I've gotten a letter from a reader who would like to know what I think about the on-going petitions at numerous elite universities about divesting in Israel. He informs me that, "At Columbia, for example, a student group gathered roughly 600 signatures supporting such a measure, and it was struck down by the administration as well as a counter-petition that gathered over 33,000 signatures from students, faculty, staff, parents, and alumni. Similar controversies are happening at Harvard and MIT, Princeton, and Berkeley as well as a number of other institutions." These campaigns are petitioning for the universities to take their endowment investments out of Israeli companies, direct investment in Israel itself, and even American companies that supply arms and other products that are used by the IDF against Palestinians. This includes such companies as Lockheed-Martin which produces the F16 fighter jet.
This divestment campaign seems to miss the general purpose of opposition to Israel. Regardless of what side you see yourself on when it comes to the Israeli-Palestinian debate, removing a means to Israeli power that is so far removed from the ends which are being protested seems pointless. If a group wants to protest Israeli aggression towards Palestinians, and there certainly seems to be plenty of evidence to support such a protest, there are much more effective ways to demonstrate it. For one, supporters of the Palestinian view can begin by attempting to reform the corrupt leadership that currently "rules" the West Bank and Gaza. They can also work towards stopping suicide bombings. No matter how much I dislike the tactics of Sharon's Likud government, in which the policy is that the IDF will retake the town that the suicide bomber is from, I do recognize that Israel is acting in its own self-defense. I firmly believe that if suicide bombings were to stop for good, you would quickly see Israel willing to come to the table for peace and would be more than willing to have a Palestinian state next door. Right now though, it seems as if the Palestinian cause is largely self-defeating. While I see Israel's incursions into Palestinian towns after a bombing often as excessive shows of force in which 18 year-old soldiers get trigger happy, I tend to agree with the need for a response for the sake of Israeli security. It is often just the means to that security that I find offensive.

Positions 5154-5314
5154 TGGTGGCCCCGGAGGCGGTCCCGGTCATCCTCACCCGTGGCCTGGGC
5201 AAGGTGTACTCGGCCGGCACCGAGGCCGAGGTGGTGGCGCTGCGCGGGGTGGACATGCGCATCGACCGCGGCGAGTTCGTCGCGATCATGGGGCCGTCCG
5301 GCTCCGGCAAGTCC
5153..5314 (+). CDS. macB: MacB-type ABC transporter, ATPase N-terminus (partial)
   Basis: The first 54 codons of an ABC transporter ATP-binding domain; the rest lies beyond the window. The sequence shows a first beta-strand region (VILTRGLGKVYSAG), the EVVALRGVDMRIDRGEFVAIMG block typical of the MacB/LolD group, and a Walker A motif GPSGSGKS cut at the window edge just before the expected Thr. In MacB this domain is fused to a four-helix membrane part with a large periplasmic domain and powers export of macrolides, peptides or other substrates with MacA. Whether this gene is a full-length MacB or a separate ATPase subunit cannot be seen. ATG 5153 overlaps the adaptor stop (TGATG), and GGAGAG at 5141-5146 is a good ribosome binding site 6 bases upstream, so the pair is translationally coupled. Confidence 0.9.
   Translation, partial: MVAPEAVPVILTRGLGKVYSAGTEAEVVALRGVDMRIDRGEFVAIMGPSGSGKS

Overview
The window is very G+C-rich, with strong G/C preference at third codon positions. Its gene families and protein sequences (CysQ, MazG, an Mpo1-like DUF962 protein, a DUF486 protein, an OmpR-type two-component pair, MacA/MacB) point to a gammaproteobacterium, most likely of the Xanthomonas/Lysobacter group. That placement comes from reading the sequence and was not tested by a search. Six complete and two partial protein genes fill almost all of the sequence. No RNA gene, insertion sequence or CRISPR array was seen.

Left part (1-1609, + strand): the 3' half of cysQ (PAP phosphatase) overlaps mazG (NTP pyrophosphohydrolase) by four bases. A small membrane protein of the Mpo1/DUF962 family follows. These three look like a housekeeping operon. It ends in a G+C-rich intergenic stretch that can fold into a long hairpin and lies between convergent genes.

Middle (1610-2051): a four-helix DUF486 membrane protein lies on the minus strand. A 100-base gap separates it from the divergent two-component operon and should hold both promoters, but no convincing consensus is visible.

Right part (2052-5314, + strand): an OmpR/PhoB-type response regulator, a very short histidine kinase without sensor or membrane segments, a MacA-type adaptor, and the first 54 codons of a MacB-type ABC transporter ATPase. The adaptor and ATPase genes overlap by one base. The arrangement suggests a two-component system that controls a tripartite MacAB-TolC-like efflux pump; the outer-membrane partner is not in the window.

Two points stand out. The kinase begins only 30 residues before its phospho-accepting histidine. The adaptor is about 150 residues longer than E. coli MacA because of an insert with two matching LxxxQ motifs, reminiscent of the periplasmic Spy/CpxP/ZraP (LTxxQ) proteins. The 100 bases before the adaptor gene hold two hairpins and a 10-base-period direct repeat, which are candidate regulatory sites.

However, if the goal is to stop Israeli brutality in these incursions, supporters of Palestinians should work to stop the roots of terror. Forcing an Ivy League University to divest in Israel will do nothing to largely harm Israel, and will likely do nothing more than put an obstacle in the way of the growth of the university endowment. Divestment seems to be an ineffective means of punishing Israel, for it does not address the main concerns.
Also, the petition for divestment argues that Israel will be forced into change by the removal of its financial support much the same way that South Africa was choked into abandoning Apartheid by an international divestment campaign. There are a few problems with this reasoning. First, South Africa's population is overwhelmingly black. This allowed for an easier means of boycott, for if consumers are unwilling to consume, producers are out of luck. Secondly, while it is true that much of the West Bank is carved up into enclaves of stagnated Palestinian economies, where economies of scale are absent, this "apartheid" is nothing like the South African variety. Like I said above, many of the Palestinian complaints can be solved with a little acceptance and a little sense of reality. Israel is here to stay. If Palestine would like to come to stay, Palestinians and their supporters need to recognize that violence against Israel is not the way. Unlike South African blacks, Palestinians are not seen as completely faultless in their struggle against Israel. As long as suicide bombings continue, the comparison to Apartheid is not applicable.
The situation in Palestine is indeed terrible and should be remedied as soon as possible. Peace can come, but both sides must see that aggression and absolute victory will not be the way for either one to acheive it. Divestment misses the boat when it comes to protesting Israel. Yes, Israel could use some lessons in controlled retaliation, but Palestinians are not innocent. The pro-Palestinian side should focus its manpower on correcting its own faults before it organizes to attack Israel in such a round-about way. Similarly, the IDF should take a hard look at its tactics and see if a policy of "shoot first, deny aggression later" is really the best road to lasting security. Both sides need a good change, and both could start with a meaningful internal review.